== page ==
Sunday, March 6, 2022

Winter Dreams

F. Scott Fitzgerald (1896–1940)
From F. Scott Fitzgerald: The Great Gatsby, All the Sad Young Men & Other Writings 1920–1926

“When, as Judy’s head lay against his shoulder that first night, she whispered, ‘I don’t know what’s the matter with me. Last night I thought I was in love with a man and tonight I think I’m in love with you—’ —it seemed to him a beautiful and romantic thing to say.” Illustration by Canadian American artist Arthur William Brown (1881–1966) for “Winter Dreams” in the December 1922 issue of Metropolitan. Click on image to see full illustration.

In January 1915 Ginevra King, the teenager whom F. Scott Fitzgerald would later call “the love of my youth,” sent a letter to him after he, still only eighteen years old, returned to Princeton for the second half of his sophomore year:
A few years ago I took pleasure in being called “fast” (if that were possible [at] as young an age as 13 or 14). But anyway, I didn’t care how I acted, I liked it and so I didn’t care for what people said— Naturally this was crazy, but I was young, I’m only sixteen now and that isn’t aged— . . .

I know I am a flirt and I can’t stop it. I really haven’t got such a “line” as everyone thinks for I mean a lot of what I say way down deep and nobody ever believes me. Except for this, I am pretty good on the whole, but you know how much alike we are, and in a boy it doesn’t matter, but a girl has to control her feelings, which is hard for me as I am emotional.
Fitzgerald met Ginevra King earlier that month at a party in his hometown of St. Paul, Minnesota. The oldest daughter of a wealthy family in Lake Forest, Illinois, she was visiting a friend who was a classmate at Westover School, the toney preparatory school for girls in Middlebury, Connecticut.

The outcome of this encounter between Fitzgerald and King was a long-distance relationship, conducted mostly through letters, that would last for two years. They would meet in person only a few times: for a night on the town in New York (chaperoned, of course), at her home in Lake Forest, during the Yale–Princeton football game in New Haven. Six months into the exchange of letters, the tone of her writing cooled somewhat: “For heaven’s sake DONT idealize me!” she scolded in one, and she calculated that, so far, they had “seen each other for exactly 15 hours.” A year later, when Fitzgerald visited her and her family in Lake Forest, somebody said to him, “Poor boys shouldn’t think of marrying rich girls”—a dismissal he jotted down in his ledger.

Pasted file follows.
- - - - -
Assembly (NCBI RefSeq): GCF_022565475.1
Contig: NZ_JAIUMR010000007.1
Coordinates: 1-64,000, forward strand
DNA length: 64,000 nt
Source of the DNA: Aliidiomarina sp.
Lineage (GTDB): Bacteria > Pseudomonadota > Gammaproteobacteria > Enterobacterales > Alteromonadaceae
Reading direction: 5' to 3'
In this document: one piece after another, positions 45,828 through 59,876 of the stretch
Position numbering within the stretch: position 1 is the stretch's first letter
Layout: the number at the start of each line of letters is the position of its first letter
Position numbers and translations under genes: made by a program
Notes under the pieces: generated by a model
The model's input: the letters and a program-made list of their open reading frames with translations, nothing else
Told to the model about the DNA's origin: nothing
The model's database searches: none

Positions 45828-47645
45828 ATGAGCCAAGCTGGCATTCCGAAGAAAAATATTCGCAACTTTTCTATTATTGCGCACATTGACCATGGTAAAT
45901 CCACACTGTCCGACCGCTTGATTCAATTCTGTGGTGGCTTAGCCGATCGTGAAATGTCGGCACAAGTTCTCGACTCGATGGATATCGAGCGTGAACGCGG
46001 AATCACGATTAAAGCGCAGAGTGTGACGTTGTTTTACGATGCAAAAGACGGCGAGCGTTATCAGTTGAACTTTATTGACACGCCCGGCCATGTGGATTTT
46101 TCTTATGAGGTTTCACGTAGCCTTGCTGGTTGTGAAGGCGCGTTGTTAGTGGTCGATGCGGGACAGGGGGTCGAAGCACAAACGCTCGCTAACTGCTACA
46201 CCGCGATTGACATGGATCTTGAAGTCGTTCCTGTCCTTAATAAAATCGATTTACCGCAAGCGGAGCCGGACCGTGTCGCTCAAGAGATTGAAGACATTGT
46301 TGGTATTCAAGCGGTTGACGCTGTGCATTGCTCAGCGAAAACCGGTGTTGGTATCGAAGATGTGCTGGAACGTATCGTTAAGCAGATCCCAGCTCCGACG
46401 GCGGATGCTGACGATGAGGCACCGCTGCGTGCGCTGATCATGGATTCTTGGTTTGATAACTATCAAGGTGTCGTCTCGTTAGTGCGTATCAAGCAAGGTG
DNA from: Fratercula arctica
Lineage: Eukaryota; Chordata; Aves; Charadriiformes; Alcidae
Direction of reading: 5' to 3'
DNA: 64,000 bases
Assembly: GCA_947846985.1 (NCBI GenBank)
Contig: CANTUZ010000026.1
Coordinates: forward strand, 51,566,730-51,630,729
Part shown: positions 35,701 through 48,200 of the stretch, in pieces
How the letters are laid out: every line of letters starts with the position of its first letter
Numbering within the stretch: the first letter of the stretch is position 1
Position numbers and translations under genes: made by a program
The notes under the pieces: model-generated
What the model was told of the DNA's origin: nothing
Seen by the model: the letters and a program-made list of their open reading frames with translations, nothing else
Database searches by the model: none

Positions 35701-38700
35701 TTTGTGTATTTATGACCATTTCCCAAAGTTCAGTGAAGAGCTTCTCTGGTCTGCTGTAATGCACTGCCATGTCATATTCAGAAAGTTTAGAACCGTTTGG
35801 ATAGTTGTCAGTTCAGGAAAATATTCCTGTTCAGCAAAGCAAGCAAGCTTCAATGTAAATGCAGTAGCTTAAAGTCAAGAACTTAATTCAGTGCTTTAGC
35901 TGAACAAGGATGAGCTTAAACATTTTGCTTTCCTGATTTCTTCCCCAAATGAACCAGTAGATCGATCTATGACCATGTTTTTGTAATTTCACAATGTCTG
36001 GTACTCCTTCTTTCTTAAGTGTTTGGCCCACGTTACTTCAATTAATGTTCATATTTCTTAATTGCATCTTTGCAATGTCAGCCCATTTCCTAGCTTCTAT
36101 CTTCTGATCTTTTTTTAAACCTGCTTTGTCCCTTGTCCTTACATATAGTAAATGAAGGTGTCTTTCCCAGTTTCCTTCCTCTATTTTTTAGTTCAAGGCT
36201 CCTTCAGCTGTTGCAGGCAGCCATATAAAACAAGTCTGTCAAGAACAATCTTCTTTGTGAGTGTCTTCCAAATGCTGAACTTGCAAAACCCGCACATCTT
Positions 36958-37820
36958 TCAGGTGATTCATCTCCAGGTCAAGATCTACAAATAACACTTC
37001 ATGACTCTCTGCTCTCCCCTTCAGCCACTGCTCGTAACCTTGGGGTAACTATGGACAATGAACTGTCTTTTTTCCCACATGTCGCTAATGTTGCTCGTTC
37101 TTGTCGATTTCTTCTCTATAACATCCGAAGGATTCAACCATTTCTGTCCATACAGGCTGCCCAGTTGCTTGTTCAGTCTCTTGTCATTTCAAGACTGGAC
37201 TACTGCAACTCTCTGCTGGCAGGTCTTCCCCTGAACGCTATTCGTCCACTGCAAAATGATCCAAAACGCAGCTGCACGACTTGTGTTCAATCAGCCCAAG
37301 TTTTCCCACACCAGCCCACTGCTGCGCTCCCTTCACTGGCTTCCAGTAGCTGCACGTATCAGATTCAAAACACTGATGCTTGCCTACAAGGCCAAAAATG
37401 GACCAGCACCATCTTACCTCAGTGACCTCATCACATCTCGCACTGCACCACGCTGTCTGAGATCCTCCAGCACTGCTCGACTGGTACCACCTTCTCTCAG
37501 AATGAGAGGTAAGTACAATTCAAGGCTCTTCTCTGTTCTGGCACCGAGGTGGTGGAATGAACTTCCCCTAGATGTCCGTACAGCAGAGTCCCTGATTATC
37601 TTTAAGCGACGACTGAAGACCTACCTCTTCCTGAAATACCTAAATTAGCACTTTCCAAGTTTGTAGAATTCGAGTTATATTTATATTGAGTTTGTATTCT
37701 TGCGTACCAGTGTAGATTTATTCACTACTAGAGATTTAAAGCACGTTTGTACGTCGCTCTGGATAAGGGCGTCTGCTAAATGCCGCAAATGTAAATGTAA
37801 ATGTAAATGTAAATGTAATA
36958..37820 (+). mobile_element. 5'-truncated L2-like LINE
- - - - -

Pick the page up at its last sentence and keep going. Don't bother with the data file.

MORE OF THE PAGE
Fitzgerald’s memory of King would inform much of his fiction for two decades. “Ginevra was the original for several of Fitzgerald’s most famous characters,” writes literary scholar James L. W. West III. “A short list includes Isabelle Borgé and Rosalind Connage in This Side of Paradise (1920), Judy Jones in “Winter Dreams” (1922), Minnie Bibble in the Basil Duke Lee stories (1928–1929), Josephine Perry in the Josephine stories (1930–1931), and, most importantly, Daisy Buchanan in The Great Gatsby (1925).”

Her influence on his stories was not something Fitzgerald kept to himself. Later in life, he confessed to his daughter that he “used to write endless letters throughout Sophomore and Junior years to Genevra [sic] King of Chicago and Westover, who later figured in This Side of Paradise.” In 1935, when asked by anthologist Vernon McKenzie to comment on the sources for four of his best-known stories, Fitzgerald’s cryptic response concerning “Winter Dreams” was: “Memory of a fascination in a visit paid to very rich aunt in Lake Forest. Also my first girl [when I was] 18–20 whom I’ve used over and over and never forgotten.” When he included “Winter Dreams” in the 1926 collection All the Sad Young Men, he told his editor Maxwell Perkins that the story was “a sort of first draft of the Gatsby idea,” and scholars now regard it as the first of the “Gatsby cluster”—stories written around the time Fitzgerald was working on his most famous novel, each a variation on the theme of desperate longing for an unattainable someone or something.